I am curious about any legal issues that could arise out of selling fondant/gum paste cake toppers on Etsy or similar craft websites while operating a cottage food company from home. I plan to become an LLC in Virginia, but I would like to sell cake toppers/decorations on Etsy.
If I sold under my LLC name, would these count under the cottage food rules which forbid me from doing online sales? I can't find anything in rules or websites anywhere about this - VA or other states to even compare.
Also, how would you package them safety for shipping? I was thinking a little bag, wrapped in tissue paper and then pad the box in bubble wrap. They're just so fragile!
"If I sold under my LLC name, would these count under the cottage food rules which forbid me from doing online sales.
That's a good question. I know a few of the members here have home business's and sell cake toppers and other products on Etsy too. I'm also curious to find out how they do it.
I think so since fondant is edible..
I have made all kinds of fondant and gumpaste toppers and I really don't think people actually eat them. I have heard lots of clients that save them as keepsakes though. Could you market them on Etsy as "made with edible materials, but not meant for consumption"?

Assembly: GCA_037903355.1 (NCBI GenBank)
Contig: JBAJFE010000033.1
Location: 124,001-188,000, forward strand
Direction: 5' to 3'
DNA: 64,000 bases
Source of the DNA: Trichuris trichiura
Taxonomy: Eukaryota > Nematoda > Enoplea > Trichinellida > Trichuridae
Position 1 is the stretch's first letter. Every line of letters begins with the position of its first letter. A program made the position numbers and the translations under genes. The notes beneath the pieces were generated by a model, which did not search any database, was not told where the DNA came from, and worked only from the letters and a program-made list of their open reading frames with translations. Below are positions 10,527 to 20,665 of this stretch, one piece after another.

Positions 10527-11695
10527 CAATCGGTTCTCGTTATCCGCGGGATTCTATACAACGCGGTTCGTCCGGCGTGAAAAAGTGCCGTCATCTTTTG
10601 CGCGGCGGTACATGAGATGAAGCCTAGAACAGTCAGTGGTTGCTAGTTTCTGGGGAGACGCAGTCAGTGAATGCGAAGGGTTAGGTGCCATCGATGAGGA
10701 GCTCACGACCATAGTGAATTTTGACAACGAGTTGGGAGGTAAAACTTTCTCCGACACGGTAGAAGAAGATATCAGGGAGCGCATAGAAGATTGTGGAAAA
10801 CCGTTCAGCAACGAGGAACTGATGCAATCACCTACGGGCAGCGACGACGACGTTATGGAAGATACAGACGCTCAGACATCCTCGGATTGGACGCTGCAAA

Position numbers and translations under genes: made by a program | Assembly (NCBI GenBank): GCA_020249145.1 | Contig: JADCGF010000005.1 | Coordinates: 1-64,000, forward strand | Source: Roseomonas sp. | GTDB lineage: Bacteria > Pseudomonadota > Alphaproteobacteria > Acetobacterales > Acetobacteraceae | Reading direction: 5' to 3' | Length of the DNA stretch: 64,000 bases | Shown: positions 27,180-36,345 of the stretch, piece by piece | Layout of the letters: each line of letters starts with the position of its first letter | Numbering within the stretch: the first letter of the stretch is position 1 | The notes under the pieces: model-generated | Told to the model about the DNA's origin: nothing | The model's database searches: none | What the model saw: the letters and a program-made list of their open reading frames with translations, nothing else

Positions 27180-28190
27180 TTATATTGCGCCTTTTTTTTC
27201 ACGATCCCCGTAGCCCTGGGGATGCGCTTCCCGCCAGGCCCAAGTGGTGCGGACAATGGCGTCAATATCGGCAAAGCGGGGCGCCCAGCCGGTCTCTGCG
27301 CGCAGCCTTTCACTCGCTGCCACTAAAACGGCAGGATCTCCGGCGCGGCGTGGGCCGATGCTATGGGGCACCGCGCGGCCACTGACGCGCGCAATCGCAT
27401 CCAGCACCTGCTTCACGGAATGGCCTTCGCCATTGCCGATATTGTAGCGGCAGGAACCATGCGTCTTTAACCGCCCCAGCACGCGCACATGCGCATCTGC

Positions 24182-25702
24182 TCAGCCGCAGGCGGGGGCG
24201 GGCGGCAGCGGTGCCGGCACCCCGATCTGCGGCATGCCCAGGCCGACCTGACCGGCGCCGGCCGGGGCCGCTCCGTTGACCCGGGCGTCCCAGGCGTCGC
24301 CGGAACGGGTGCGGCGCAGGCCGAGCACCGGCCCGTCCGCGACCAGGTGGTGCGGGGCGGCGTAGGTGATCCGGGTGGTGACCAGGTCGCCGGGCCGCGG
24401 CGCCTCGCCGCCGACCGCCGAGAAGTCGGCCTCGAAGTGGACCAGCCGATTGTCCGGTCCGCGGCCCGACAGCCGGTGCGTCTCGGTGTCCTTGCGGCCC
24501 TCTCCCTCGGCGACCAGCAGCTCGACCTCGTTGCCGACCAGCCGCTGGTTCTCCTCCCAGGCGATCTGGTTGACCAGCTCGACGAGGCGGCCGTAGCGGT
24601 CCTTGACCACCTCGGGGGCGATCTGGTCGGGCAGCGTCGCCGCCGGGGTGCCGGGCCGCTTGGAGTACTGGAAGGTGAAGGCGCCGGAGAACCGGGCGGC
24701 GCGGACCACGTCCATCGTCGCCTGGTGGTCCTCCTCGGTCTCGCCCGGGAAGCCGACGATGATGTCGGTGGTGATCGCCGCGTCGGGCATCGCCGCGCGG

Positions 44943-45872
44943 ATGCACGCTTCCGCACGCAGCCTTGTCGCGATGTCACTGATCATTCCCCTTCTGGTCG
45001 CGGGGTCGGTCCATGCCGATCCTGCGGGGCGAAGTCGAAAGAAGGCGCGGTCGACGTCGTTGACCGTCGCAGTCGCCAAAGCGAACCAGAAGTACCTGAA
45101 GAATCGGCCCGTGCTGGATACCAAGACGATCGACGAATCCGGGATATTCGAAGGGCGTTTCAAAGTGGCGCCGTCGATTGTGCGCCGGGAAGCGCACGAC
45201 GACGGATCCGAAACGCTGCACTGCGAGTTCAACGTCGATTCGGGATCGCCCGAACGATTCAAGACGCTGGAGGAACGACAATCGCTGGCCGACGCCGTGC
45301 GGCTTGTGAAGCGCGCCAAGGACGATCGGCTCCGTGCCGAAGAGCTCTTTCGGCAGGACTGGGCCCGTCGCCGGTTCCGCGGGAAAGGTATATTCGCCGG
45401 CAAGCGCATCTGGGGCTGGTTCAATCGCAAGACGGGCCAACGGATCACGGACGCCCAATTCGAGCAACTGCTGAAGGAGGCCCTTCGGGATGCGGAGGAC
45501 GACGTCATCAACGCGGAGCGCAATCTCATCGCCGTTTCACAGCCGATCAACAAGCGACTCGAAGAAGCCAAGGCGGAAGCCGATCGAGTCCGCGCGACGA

Technically, since selling on Etsy you would most likely be selling across state borders, you may need to comply with federal guidelines for selling food. For example, in my state you need to have a commercial kitchen to sell across state lines, but to sell within the state you can have a licensed home kitchen. That being said, Etsy has a don't ask don't tell policy, so there are a lot of people who sell things they shouldn't. Just know that if you get caught it is all on you, Etsy takes no responsibility.
AWhat cupadee suggested is pretty right on. If you're making clear that they're not for consumption, but just "food safe", they're just not really any different than any other handmade item for sale. Jewelry, clothing, artwork, etc. It's relatively the same thing.
AI can't imagine people actually look forward to eating anything like that anyways. Once it's packed up and shipped, it's relatively dried out and in some cases, definitely rock hard. I'd imagine most people are planning on displaying them only, and if people do happen to chomp into them, it's just a bonus that it's actually edible. :grin:
bandofbirdies I looked into CFL in Virginia, here are few links.
Taken from the above site: Advertising online is allowed, even though internet sales are not allowed.
Maybe you could sell them under a separate business or start a Food Processing Business in Virginia. ???
As a suburban mom of two who gets invited to a lot of birthday parties (two this weekend), I would say that A LOT of people plan to eat the etsy toppers they buy. I've been to plenty of parties with toppers purchased from etsy and every single time they were eaten, or attempted to be eaten. I remember one in particular where my husband couldn't get over how hard and gross they were, but people still ate them. This is especially true of cupcake toppers, and I've seen it as a problem with plastic too. Parents diving to grab the plastic ring before their child can chomp on them. Yuck!